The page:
An ancient code newly decoded

A conversation with alumna Katharina Pistor

Private Law Gazette 2/2021 – With her very well-received book The Code of Capital now available in German under the title Der Code des Kapitals, Katharina Pistor has pulled off a two-in-one coup: As an academic, she has written a book that resonates with a general readership; as a lawyer, she has sparked a debate among economists. The internationally renowned, German-born Columbia Law professor is also someone whom the Institute can claim as an alum. This past spring, she was supposed to return for an on-site research fellowship as part of a joint arrangement with our neighbours at the Hamburg Institute for Social Research (HIS). As a result of the pandemic, it ended up becoming a virtual research sojourn instead.

“To me, working as an academic and a researcher has a lot to do with the human connection,” says Katharina Pistor per video call. Even in large lecture-style courses at Columbia Law School in New York, where she teaches corporate law, she makes it a point to interact with her students. Likewise, her four-week virtual fellowship at our two institutes in Hamburg was brimming with interaction. After a guest lecture at the HIS in which she explored contemporary perspectives on the writings of Max Weber, she followed in the rich tradition of the Institute’s Ernst Rabel lecture series to deliver a talk entitled “Comparative law between transaction costs and political economy: The example of the corporation”. Besides these lectures, there were mentoring sessions with early-career researchers and reading groups for lawyers and social scientists.

For Pistor, the idea that there should be a discourse among law, economics, and other social science disciplines is obvious: “I have always sought to learn what I thought I needed to know”, she says. This is a bit of an understatement; Pistor has developed outstanding academic credentials and has been grappling with topics outside of the law proper for a long time. After studying law at the University of Freiburg, she studied Soviet law and acquired Russian on her way to earning a master’s degree from the University of London. Later, for her master’s degree in public administration at the Harvard Kennedy School, she examined legal and economic features of transitional economies in countries in the midst of transformation. Her dissertation analysed property and ownership reforms in Russia and the Czech Republic. In 1998, she came to the Institute to lead the Russia Unit.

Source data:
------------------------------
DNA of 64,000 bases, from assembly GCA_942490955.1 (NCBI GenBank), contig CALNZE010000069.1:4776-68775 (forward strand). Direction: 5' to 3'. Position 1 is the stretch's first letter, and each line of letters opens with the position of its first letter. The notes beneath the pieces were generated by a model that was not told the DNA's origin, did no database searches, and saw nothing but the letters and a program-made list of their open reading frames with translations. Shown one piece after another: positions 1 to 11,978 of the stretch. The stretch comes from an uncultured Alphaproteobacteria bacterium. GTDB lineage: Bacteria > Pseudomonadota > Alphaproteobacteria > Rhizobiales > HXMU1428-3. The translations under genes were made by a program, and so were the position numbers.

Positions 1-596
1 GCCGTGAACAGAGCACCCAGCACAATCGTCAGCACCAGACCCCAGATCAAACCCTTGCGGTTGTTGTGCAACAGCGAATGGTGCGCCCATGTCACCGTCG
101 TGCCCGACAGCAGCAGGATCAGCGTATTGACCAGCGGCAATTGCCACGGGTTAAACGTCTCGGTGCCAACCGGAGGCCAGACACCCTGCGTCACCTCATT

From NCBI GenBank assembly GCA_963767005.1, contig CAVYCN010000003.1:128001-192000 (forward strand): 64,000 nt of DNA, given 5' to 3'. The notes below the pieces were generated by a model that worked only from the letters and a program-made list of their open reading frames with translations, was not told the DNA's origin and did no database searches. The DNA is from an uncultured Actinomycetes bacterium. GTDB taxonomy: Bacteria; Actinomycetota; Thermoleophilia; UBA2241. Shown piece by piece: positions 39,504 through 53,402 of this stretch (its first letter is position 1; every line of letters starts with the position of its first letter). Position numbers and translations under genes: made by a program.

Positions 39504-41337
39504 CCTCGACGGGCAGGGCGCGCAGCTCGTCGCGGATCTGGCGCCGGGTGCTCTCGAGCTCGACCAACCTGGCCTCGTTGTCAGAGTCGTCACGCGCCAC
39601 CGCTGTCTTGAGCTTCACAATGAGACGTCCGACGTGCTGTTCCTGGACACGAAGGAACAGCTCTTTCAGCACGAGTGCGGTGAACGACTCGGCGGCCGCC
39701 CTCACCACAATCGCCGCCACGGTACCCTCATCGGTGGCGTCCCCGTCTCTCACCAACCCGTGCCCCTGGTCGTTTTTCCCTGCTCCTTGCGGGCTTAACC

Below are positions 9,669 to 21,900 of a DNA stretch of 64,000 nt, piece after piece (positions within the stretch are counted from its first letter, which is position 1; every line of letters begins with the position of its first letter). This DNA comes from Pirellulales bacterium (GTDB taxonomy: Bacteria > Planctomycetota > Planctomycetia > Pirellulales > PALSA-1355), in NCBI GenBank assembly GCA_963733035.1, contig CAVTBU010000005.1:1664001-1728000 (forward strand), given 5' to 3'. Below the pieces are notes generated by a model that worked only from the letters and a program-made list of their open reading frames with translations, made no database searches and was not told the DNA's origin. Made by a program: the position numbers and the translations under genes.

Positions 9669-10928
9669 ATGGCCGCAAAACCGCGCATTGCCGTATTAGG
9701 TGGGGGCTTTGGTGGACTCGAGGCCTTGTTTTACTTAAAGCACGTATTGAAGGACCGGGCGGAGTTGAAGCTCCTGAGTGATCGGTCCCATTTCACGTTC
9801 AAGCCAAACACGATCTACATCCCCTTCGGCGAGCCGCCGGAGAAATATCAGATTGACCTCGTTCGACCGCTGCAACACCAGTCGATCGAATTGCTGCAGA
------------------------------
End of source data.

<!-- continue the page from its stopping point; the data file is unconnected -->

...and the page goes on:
A lecture series hosted by Harvard and an offer for a professorship there led her back to the United States two years later. She had no second thoughts about saying farewell to Germany’s research-and-academics apparatus: “I’ve always been able to pursue the topics I wanted to here, and more avenues for getting my work published opened up immediately.” The law-and-economics movement so prevalent in the United States was already familiar territory. She invokes the 2008 financial crisis as the “starting gun for finding out what is really going on with the financial system – not only how it works but also how it can fail.” The Code of Capital explores how the law serves to create equal measures of wealth and inequality. The Financial Times named it as one of the best economics books of 2019. “I wrote the book for a wider audience, but I wasn’t expecting it to have the kind of reach it ended up having. It was a nice homecoming for me to see the German edition being discussed in all the major newspapers.”

Asked about her impression of academics and research in Germany today based on her experience during her fellowship in Hamburg, Pistor replied, “I thought it was interesting to get to know some of the next generation of researchers here. The questions the doctoral students are asking today are completely different than the ones people were asking when I chose to embark on a career in teaching and research. I have become a little bit Americanized, so I put a lot of faith in everyone’s individual initiative. Perhaps that was one way in particular that I was able to provide some useful insights to the young people I talked to.”


Katharina Pistor is the Edwin B. Parker Professor of Comparative Law and Director of the Center on Global Legal Transformation at Columbia Law School in New York. After studying law at the University of Freiburg, she completed master’s programs in London and at Harvard prior to earning her doctorate at the University of Munich. She served as the Institute’s Russia expert before returning to the United States in 2000 to take up teaching at the Harvard Kennedy School of Government. She joined Columbia Law School in 2001. Katharina Pistor’s research has won awards including a Max Planck Research Award.

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